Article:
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What could go wrong? Big Tech companies could be running their own local govts in Nevada

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Nevada’s Democratic governor is proposing legislation that would allow technology companies to form their own local governments as part of a push to attract business to the state.

“If you’ve got enough money, acres upon acres of undeveloped land, and an ‘innovative technology,’ you could soon form a new local government in Nevada” under a plan introduced last month by Democratic Gov. Steve Sisolak, the Las Vegas Review-Journal reported earlier this week.


The plan involves the creation of “Innovation Zones” and is aimed at boosting Nevada’s economy which has suffered business slowdowns and losses during the pandemic due to state-mandated closures and lockdowns. 

In particular though, the plan seems focused on attracting technology companies.

A draft of the legislation obtained by the paper but which has yet to be introduced in the state legislature would authorize tech companies “to effectively form separate local governments” in the state “that would carry the same authority as a county, including the ability to impose taxes, form school districts and justice courts and provide government services,” the paper reported.

The governor made his appeal for the new legislation during his State of the State Address in January which he said dovetailed with his overall plans to attract “groundbreaking technologies” to Nevada, but without utilizing the usual methods including tax reductions and other incentives that are funded by the public.

In his address, Sisolak mentioned Blockchains, LLC specifically as a firm that could come to Nevada and construct a “smart city” that would operate entirely on blockchain technology in an area east of Reno.

According to the draft of the legislation obtained by the paper, traditional models of local government are “inadequate alone to provide the flexibility and resources conducive to making the State a leader in attracting and retaining new forms and types of businesses and fostering economic development in emerging technologies and innovative industries.”

As such, the “alternative form of local government” is necessary in order to successfully attract the kind of desired economic development to Nevada, it adds.

The plan envisions the use of blockchain and additional “innovative technology” including the internet, artificial intelligence, autonomous technology robotics, wireless, biometrics, and renewable resources.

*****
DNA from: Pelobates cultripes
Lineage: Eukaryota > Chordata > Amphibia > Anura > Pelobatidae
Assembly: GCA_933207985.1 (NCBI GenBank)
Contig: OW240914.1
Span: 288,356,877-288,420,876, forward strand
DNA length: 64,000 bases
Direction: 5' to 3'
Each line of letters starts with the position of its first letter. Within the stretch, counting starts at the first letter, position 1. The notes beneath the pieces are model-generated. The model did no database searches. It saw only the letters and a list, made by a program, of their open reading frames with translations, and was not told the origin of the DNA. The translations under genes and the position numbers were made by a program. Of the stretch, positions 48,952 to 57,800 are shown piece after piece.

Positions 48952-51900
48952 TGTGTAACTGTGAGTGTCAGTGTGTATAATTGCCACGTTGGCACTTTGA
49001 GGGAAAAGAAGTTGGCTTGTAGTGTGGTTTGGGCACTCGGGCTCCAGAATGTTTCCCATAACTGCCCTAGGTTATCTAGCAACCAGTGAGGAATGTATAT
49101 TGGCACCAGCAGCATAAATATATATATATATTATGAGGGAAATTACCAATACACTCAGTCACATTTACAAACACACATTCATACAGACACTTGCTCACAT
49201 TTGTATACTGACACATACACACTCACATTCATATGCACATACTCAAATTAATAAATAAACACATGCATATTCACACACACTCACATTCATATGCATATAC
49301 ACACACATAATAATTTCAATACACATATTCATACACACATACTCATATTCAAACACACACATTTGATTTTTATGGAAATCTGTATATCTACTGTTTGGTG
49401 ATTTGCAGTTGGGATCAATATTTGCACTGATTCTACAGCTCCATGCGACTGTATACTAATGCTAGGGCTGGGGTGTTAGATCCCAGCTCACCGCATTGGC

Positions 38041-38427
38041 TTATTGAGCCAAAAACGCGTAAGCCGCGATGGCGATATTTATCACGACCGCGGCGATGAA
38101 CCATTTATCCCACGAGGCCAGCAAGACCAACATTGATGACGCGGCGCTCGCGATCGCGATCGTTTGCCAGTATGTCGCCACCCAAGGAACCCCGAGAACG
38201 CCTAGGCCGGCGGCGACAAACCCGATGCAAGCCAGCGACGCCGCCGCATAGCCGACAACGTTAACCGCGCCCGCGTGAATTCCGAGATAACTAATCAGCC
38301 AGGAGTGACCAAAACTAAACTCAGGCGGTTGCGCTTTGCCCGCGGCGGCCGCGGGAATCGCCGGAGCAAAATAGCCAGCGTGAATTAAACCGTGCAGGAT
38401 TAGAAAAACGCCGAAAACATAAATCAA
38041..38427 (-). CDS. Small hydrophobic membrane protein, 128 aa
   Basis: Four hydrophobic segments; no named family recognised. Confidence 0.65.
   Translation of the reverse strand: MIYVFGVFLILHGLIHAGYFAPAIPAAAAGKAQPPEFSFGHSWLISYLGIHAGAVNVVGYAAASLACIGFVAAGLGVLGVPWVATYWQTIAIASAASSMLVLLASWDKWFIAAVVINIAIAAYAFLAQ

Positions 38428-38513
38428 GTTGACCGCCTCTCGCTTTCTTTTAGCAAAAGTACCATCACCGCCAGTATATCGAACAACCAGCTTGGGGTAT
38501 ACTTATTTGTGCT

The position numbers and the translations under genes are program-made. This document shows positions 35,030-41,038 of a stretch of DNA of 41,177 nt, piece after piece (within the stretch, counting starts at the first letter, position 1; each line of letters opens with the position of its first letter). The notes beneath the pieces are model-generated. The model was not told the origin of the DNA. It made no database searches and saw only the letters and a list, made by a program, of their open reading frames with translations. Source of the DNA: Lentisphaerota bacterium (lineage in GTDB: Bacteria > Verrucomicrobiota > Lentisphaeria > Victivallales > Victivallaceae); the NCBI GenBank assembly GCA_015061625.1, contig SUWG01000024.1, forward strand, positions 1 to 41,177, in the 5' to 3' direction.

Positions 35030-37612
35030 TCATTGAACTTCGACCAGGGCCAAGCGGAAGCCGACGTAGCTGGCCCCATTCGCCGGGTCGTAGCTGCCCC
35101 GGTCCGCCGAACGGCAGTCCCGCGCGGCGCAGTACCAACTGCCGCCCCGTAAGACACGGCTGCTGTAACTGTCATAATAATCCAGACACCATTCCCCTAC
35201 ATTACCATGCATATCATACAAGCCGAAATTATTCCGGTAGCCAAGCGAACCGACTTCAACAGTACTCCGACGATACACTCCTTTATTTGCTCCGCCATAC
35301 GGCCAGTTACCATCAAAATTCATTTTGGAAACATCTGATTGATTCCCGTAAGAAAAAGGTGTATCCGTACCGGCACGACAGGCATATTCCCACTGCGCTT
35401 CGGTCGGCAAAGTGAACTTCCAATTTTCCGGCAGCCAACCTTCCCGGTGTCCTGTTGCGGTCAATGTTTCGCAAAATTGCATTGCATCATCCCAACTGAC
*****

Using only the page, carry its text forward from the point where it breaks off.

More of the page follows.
A spokeswoman for Sisolak told the Review-Journal in a statement that he “looks forward to rolling out more information on Innovation Zones and other items from his State of the State speech in the future.”

She added: “The Governor’s Office has not submitted a bill draft request related to this initiative so we will not be commenting on any language at this time.”

The plan calls for the technology ‘cities’ to operate within counties and eventually take over the functions of the county government to become their own independent entity. The tech governments would be managed by a three-person supervisory board that would be similarly empowered as an existing county commissioner’s board. Also, the company managing the zone would have a lot of sway over who sat on the board.

The plan envisions the state benefitting economically by imposing an “industry-specific tax that will be imposed upon the innovative technology or activity related to the innovative technology.”

It also requires the applicant firm to own at least 50,000 acres of uninhabited land that resides within a single county without incorporating existing towns or tax entities. It requires companies to have $250 million cash on hand and pledge to invest $1 billion in the zone over a decade.

Lance Gilman, a Storey County Commissioner and a developer of the concept, told the paper that the Blockchains Innovation Zone is “going to have an impact on Storey County, and the jury is still out on whether that will be positive or negative.”

He said his county remains open to the concept but that officials want to know what benefits the county will receive before ceding land to any tech firm.

“We’re going to want to know that Storey County gets the benefit of the bargain,” he told the paper.

Meanwhile, Senate Minority Leader James Settelmeyer (R), who represents a portion of Storey County, expressed some enthusiasm for the concept but he also has concerns.

“The legislation seems to be rather one-sided, that the Innovation Zones get to make determinations and the county has to go along with them,” he told the Review-Journal, adding he was “not impressed” to learn of the plan involving his county with it so far along.

Some online users were highly skeptical of the concept, however, including questions about conflict resolution and how such zones would be policed.

“But how about use of force? Isn’t that the end-all for states? All considered this is fluff… a company can sorta do some of these things now. Navada legislatures just throwing shade to non-libertarians. Just PR, no bite,” one user wrote.


Another mockingly envisioned conflict between the tech zones.

Still others questioned whether such a concept is practical and legal.

Warning: Strong language

Some noted the historical context of the concept.

Jon Dougherty

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